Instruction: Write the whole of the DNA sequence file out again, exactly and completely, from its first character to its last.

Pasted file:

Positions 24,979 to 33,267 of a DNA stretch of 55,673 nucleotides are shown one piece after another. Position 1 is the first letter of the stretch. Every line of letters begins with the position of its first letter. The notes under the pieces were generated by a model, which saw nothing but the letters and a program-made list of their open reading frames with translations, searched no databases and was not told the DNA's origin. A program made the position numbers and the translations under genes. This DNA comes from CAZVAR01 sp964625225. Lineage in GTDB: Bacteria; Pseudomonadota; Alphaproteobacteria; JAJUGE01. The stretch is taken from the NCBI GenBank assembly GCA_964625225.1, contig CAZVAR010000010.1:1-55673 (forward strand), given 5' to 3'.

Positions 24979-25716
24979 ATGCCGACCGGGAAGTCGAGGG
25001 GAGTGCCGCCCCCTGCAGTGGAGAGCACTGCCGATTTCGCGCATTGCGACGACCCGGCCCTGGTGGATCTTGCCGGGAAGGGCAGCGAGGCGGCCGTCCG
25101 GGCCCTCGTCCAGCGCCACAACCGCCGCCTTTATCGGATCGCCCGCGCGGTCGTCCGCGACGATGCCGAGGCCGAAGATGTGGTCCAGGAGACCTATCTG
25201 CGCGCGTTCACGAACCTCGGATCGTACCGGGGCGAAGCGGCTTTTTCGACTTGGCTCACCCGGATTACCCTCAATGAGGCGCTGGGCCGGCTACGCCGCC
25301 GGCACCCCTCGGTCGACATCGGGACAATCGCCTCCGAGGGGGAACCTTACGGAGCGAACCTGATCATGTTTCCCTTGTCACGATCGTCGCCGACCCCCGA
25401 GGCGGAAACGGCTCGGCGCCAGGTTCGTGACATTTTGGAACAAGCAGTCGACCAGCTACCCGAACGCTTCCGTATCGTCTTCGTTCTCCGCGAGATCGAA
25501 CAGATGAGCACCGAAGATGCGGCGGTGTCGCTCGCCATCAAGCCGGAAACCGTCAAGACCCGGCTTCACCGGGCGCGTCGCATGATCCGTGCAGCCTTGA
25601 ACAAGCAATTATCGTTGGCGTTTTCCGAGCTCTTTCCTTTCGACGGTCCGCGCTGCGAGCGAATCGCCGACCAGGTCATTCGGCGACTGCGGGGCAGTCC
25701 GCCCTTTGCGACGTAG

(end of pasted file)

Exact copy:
Positions 24,979 to 33,267 of a DNA stretch of 55,673 nucleotides are shown one piece after another. Position 1 is the first letter of the stretch. Every line of letters begins with the position of its first letter. The notes under the pieces were generated by a model, which saw nothing but the letters and a program-made list of their open reading frames with translations, searched no databases and was not told the DNA's origin. A program made the position numbers and the translations under genes. This DNA comes from CAZVAR01 sp964625225. Lineage in GTDB: Bacteria; Pseudomonadota; Alphaproteobacteria; JAJUGE01. The stretch is taken from the NCBI GenBank assembly GCA_964625225.1, contig CAZVAR010000010.1:1-55673 (forward strand), given 5' to 3'.

Positions 24979-25716
24979 ATGCCGACCGGGAAGTCGAGGG
25001 GAGTGCCGCCCCCTGCAGTGGAGAGCACTGCCGATTTCGCGCATTGCGACGACCCGGCCCTGGTGGATCTTGCCGGGAAGGGCAGCGAGGCGGCCGTCCG
25101 GGCCCTCGTCCAGCGCCACAACCGCCGCCTTTATCGGATCGCCCGCGCGGTCGTCCGCGACGATGCCGAGGCCGAAGATGTGGTCCAGGAGACCTATCTG
25201 CGCGCGTTCACGAACCTCGGATCGTACCGGGGCGAAGCGGCTTTTTCGACTTGGCTCACCCGGATTACCCTCAATGAGGCGCTGGGCCGGCTACGCCGCC
25301 GGCACCCCTCGGTCGACATCGGGACAATCGCCTCCGAGGGGGAACCTTACGGAGCGAACCTGATCATGTTTCCCTTGTCACGATCGTCGCCGACCCCCGA
25401 GGCGGAAACGGCTCGGCGCCAGGTTCGTGACATTTTGGAACAAGCAGTCGACCAGCTACCCGAACGCTTCCGTATCGTCTTCGTTCTCCGCGAGATCGAA
25501 CAGATGAGCACCGAAGATGCGGCGGTGTCGCTCGCCATCAAGCCGGAAACCGTCAAGACCCGGCTTCACCGGGCGCGTCGCATGATCCGTGCAGCCTTGA
25601 ACAAGCAATTATCGTTGGCGTTTTCCGAGCTCTTTCCTTTCGACGGTCCGCGCTGCGAGCGAATCGCCGACCAGGTCATTCGGCGACTGCGGGGCAGTCC
25701 GCCCTTTGCGACGTAG